Blood Test 101: How to Prepare For Your First On-Site Blood Testing
Blood tests provide critical information about our bodies. In fact, 50% of medical chart data comes from blood-testing.
From blood pressure testing to checking for allergies, blood tests are essential for maintaining a healthy life. Unfortunately, many patients put off blood tests because they are nervous or afraid.
Are you preparing for an upcoming blood test? If so, keep reading. We’ve broken down what you can expect during your first on-site blood testing experience.
What to Expect When Getting Blood Drawn
The duration of your blood test will depend on how much blood needs to be drawn. If you are donating blood, the process may take ten minutes or more. If you are giving a blood sample, the process should be under five minutes.
Most blood tests begin with the patient seated in a chair. The phlebotomist (a professional who draws blood) will ask you to straighten one of your arms. The arm does not matter, although most people prefer their non-dominant one.
The phlebotomist will wrap a tourniquet around your arm. The elastic band makes it easier to identify which veins to draw blood from. The phlebotomist may touch your arm to feel for the best access point.
Next, the phlebotomist will sanitize the area with an alcohol pad. Then they will insert the needle, which is connected to a syringe. You may feel a slight pinching sensation, but it should only last a few seconds.
When the correct amount of blood is drawn, the phlebotomist will release the tourniquet and remove the needle from your arm. You may feel a slight pressure as the phlebotomist wraps a bandage or gauze around the vein.
After the Blood Test
The phlebotomist will give you instructions on how to proceed next. For simple blood samples, you should be free to leave and safe to drive. If large quantities of blood were taken, you may need to rest for five to ten minutes in the waiting room.
It’s normal for bruising and swelling to occur after drawing blood. Bruising occurs when the phlebotomist applies pressure to the vein. Most bruises disappear within a few days.
If you are getting a blood test, your samples will be sent to a blood-testing laboratory. Once the lab processes the specimen, they will send the results to your doctor. Your doctor will call you and discuss the results. If there is something unusual detected, your doctor may request further testing.
Preparing for On-Site Blood Testing
Being well-prepared for your blood test is the key to a successful trip to the phlebotomist. Not all blood tests require the same steps. It’s essential to understand what test you are receiving and follow directions from your doctor.
Blood tests that require fasting include:
- Liver function tests
- Cholesterol tests
- Triglyceride level tests
- Lipoprotein panel tests
- Blood glucose tests
- HDL and LDL tests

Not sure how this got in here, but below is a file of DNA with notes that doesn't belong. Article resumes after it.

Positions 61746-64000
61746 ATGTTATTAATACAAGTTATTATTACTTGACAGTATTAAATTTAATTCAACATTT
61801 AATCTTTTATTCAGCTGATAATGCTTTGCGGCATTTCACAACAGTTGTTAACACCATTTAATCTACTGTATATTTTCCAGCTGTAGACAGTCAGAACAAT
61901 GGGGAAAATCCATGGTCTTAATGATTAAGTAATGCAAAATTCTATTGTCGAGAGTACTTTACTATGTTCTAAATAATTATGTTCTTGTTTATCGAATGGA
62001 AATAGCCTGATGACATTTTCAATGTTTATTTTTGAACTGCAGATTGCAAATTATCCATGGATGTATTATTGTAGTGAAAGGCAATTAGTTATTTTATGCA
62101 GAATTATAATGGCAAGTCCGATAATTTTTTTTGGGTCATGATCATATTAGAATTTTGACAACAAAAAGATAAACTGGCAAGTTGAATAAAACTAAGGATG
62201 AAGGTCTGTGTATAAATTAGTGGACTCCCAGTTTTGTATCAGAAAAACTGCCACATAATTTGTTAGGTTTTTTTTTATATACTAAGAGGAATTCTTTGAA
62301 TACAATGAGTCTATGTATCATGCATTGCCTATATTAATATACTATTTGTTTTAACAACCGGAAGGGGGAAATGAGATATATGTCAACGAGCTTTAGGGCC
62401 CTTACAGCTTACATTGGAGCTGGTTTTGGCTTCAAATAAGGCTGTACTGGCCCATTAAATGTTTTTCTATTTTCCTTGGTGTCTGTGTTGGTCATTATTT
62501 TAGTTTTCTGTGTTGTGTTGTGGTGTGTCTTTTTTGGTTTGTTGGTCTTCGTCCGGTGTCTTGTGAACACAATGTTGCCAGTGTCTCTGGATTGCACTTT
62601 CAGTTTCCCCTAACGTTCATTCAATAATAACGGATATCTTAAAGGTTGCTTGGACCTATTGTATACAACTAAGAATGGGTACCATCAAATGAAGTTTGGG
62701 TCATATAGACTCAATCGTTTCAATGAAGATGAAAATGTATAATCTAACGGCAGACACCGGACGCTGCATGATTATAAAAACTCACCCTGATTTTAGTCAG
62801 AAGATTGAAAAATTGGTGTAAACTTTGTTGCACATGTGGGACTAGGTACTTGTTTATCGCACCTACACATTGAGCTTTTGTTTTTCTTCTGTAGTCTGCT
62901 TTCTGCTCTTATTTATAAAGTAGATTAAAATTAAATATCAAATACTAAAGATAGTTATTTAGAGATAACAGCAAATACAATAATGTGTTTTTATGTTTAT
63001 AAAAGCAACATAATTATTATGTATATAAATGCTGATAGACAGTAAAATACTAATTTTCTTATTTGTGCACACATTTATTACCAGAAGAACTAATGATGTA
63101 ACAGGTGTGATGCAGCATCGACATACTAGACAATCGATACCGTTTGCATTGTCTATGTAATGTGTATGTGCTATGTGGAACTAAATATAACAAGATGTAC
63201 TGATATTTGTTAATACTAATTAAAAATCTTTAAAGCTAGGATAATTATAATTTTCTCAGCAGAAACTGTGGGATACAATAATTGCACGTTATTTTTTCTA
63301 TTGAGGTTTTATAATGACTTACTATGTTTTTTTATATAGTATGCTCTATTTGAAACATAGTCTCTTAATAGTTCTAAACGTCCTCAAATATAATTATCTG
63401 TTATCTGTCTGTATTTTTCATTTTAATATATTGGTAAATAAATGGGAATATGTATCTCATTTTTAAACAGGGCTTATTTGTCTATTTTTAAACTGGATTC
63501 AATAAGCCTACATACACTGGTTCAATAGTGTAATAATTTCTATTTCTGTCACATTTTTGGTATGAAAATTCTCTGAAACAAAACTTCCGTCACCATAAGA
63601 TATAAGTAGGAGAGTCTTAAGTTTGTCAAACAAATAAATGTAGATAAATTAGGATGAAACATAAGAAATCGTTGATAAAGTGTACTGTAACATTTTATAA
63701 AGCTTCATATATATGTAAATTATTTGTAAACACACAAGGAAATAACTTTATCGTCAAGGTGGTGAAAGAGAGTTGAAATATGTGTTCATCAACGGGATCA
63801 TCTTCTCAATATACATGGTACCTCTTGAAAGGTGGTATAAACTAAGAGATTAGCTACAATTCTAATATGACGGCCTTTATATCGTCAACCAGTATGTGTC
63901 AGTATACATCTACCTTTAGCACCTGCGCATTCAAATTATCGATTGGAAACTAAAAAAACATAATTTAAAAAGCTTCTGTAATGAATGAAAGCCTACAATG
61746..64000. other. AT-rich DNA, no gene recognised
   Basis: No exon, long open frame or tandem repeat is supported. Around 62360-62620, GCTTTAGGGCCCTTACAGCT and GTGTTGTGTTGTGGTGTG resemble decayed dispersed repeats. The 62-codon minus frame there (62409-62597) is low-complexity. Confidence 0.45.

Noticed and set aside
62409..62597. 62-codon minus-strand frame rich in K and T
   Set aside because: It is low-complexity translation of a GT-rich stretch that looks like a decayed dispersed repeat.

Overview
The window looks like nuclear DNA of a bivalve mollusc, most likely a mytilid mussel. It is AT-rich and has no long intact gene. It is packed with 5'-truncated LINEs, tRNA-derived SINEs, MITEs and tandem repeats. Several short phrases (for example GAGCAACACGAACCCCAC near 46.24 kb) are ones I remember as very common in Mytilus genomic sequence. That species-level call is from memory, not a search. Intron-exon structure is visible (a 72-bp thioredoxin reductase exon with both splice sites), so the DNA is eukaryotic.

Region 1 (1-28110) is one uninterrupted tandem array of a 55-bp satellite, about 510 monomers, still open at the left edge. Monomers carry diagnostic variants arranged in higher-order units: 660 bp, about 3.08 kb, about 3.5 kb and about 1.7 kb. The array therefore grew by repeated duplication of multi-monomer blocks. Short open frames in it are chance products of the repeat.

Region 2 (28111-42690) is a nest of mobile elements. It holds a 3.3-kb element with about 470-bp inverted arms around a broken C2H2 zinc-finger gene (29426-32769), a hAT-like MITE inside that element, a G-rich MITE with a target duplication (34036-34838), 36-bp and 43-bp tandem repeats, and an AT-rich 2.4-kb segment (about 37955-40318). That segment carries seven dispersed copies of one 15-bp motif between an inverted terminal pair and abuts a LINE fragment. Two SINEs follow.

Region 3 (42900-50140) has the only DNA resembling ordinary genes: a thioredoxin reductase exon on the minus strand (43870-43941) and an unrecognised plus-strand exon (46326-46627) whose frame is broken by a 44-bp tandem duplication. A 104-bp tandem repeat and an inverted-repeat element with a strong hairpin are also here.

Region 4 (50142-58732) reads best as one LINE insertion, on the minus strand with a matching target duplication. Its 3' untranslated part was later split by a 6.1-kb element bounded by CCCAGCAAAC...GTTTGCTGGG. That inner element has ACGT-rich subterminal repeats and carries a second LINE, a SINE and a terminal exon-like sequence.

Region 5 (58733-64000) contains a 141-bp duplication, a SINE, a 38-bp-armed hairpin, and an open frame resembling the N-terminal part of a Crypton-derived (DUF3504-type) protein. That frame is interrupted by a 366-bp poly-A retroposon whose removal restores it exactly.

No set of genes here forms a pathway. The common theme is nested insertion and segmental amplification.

- Metabolic panel tests
Fasting ensures the tests are accurate. Food, beverages, and vitamins impact results and prevent specialists from obtaining a correct reading.
The type of test will determine how long you need to fast. Many require eight hours, but some call for 12-hour fasts. In most cases, you can continue to drink water. However, other beverages (like coffee and alcohol) are off-limits.
If you need to fast before your test, schedule an early appointment. Blood testing sites usually offer early-morning appointments for fasting patients. This way, the hours you spend asleep count towards your fast.
Another tip: bring a snack. Chances are, you are going to be starving after your fast. Bring some crackers or fruit to munch on after your blood has been drawn.
If it is okay to drink water leading up to an appointment, do it! In fact, drink more water than you normally would. The best thing you can do for your body before giving blood is to hydrate it.
Water makes giving blood easier because blood is 50% water. The more water you consume, the plumper your veins become. Bigger veins make it easier for a phlebotomist to draw blood.
Drinking water also makes fasting easier. It fills your belly and subsides hunger cravings leading up to your appointment.
Most blood testing sites ask patients to arrive 15 minutes early for their appointments. This allows plenty of time to complete paperwork, provide the lab with the correct insurance information, and ask questions.
Another reason to arrive early is convenience. If the testing site is not busy, they may perform your test ahead of schedule. That’s great news to someone who has been fasting and can’t wait to eat!
Tips for Getting Through Your First Blood Test
Trypanophobia is the fear of needles. It affects 25% of US adults. The phobia causes intense fear and anxiety around blood testing, even though the process is completely safe.
The good news is there are simple ways to ease anxiety and stay calm while giving blood.
Deep breathing exercises are excellent for reducing stress before a blood test. Before you enter the testing site, perform a few deep breaths in your car. Breathe in through your nose and out through your mouth. If you can, hold your breath for four seconds and breathe out for another four.
Before your appointment, tell your phlebotomist you have anxiety. Your phlebotomist can talk you through the process or casually chitchat to divert attention from the needle in your arm.
If talking doesn’t help, try listening to comforting music during the blood test. Pick a mellow artist or a song that never fails to cheer you up. Focus on the rhythm or lyrics while the phlebotomist draws blood. Before you know it, the test will be done.
Ready for Your First Blood Test?
On-site blood testing is nothing to be scared of. As long as you know what to expect and what to do leading up to your appointment, your blood test should be easy-peasy.
Are you ready for your first blood test?
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